Summary of evidence
Engineman Vetter, of extra 332, stated that after picking up about
30 cars on the east end of track 1, one of these cars was found in
bad order and was set out on the rip track; it was just after
coupling up the 30 cars again, that he heard a crash and noticed
that the 40 cars on the main track moved ahead about 100 feet. The
statements of Fireman Thorne, of extra 332, substantiated those of
Conductor Damon, of extra 332, stated that the cars on track 1 had just been recoupled, after setting out a bad-order car, and that he was standing between the main track and track 1, 10 or 15 car lengths from the east end of the 40-car cut on the main track, when those cars were struck by the cars handled by engine 323. The reason the cars were left standing on the main track was that they comprised the head end of his train, and that in view of the bad-order car in the rear portion of the train he considered the best movement was to set this car out before the head end was coupled to the rear end on track 1, so as to avoid a long switching movement. He also said that it was dark out the weather was clear and he estimated that standing cars could have been distinguished for a distance of 10 or 20 car-lengths. He further stated that it is not customary to place lighted lanterns on cars left standing on the main track within yard limits while making switching movements when no first-class trains are due. The statements of Brakeman Blakesley added no facts of importance.
Brakeman Stephens, of extra 323, stated that his engine left the sandhouse track at 3:30 a.m., and began making up the train. While doing so he was instructed by the conductor to look out for extra 332 and not to delay that train. As his engine was switching cars into track 2 he noticed engine 332 placing a caboose on some cars standing on track 1 and formed the opinion that that train was about ready to leave the yard. He rode on the west end of the leading car while the engine was shoving them westward on the main track and was keeping a sharp lookout ahead, but did not discover that the track was occupied until he was within about three car-lengths of the cars standing on the main track. He immediately gave stop signals and they were acted upon promptly, but before this portion of his train could be stopped it collided with the standing cars. He estimated that his train was traveling at a speed of not more than 10 miles per hour at the time he gave the first stop signal, and said that on account of the darkness it was impossible to have seen the cars ahead any sooner than he did in this case.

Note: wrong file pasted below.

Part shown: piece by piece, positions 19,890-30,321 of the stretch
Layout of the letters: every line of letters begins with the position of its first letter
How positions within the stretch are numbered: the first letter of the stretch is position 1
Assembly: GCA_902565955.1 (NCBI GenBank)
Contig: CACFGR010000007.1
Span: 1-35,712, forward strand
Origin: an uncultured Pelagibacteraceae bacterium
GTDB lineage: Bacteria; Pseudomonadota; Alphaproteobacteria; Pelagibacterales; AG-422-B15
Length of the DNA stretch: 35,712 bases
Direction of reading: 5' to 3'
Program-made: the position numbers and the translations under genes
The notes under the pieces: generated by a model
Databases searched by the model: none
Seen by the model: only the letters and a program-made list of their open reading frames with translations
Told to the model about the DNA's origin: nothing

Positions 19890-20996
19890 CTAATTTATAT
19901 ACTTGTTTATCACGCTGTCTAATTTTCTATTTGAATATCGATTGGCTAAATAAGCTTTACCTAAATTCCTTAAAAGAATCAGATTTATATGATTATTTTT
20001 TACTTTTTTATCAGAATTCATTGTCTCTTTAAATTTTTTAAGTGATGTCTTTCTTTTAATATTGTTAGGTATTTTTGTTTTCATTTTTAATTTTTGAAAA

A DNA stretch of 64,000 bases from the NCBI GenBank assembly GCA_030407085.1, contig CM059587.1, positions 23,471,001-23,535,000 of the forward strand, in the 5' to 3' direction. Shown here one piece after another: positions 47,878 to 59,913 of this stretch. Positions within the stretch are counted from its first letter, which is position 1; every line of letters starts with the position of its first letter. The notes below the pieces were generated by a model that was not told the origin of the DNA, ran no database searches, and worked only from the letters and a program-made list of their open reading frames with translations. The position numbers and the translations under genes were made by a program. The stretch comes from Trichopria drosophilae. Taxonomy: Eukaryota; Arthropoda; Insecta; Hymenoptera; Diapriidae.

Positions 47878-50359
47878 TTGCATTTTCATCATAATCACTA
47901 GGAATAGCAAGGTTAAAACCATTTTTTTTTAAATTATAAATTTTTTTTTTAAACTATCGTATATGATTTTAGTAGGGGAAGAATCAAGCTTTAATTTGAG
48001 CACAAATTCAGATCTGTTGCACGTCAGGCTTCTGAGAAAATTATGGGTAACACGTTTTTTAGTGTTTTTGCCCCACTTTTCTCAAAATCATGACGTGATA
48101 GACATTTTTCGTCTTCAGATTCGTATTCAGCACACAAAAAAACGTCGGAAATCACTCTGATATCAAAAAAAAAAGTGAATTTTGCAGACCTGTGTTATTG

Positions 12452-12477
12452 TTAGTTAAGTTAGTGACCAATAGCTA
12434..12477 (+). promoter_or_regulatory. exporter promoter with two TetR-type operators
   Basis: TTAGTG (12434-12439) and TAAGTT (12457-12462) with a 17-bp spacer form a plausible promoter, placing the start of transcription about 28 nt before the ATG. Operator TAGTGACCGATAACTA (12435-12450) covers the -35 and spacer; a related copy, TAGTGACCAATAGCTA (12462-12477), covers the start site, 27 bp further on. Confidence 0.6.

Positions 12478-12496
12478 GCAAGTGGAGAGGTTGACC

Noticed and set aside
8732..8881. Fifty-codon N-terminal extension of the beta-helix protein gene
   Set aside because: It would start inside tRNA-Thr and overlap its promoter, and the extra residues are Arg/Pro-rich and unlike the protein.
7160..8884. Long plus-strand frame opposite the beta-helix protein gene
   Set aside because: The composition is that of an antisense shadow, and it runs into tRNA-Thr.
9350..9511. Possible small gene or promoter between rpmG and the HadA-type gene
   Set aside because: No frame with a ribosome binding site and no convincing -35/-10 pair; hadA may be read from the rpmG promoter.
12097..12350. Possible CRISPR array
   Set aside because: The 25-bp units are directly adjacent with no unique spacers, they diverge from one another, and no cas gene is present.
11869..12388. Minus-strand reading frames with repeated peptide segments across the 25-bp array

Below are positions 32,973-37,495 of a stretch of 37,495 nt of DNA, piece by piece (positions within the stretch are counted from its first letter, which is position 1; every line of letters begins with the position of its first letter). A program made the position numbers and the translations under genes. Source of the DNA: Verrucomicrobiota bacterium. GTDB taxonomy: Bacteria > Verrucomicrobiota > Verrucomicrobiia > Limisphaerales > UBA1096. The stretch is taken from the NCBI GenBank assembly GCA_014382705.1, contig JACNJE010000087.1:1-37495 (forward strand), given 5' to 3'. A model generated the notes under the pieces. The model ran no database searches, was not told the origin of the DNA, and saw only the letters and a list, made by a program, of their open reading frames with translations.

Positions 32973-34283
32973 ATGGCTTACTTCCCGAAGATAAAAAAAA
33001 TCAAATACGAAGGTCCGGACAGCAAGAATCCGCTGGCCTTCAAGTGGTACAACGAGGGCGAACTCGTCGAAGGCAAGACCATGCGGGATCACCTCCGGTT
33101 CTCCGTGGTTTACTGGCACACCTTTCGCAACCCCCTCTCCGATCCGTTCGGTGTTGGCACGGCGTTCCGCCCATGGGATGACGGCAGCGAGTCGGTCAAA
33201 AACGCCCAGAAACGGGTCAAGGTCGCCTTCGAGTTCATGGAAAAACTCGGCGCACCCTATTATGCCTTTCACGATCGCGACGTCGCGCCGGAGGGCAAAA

Engineman Woods, of extra 323, stated that he coupled to three or four cars which had been left standing on the main track and was moving them westward at a speed of 8 or 10 miles per hour when he received a stop signal from the brakeman who was riding on the leading car of this cut, he immediately placed the automatic brake valve in emergency position, closed the throttle, and set the reverse lever in the center of the quadrant, but by the time he had taken this action the cut of cars his engine was handling had collided with the cars standing on the main track. He did not see the cars prior to the accident as he was watching closely for signals from the brakeman riding on the leading car, and he thought that the distance his engine moved after he received the first stop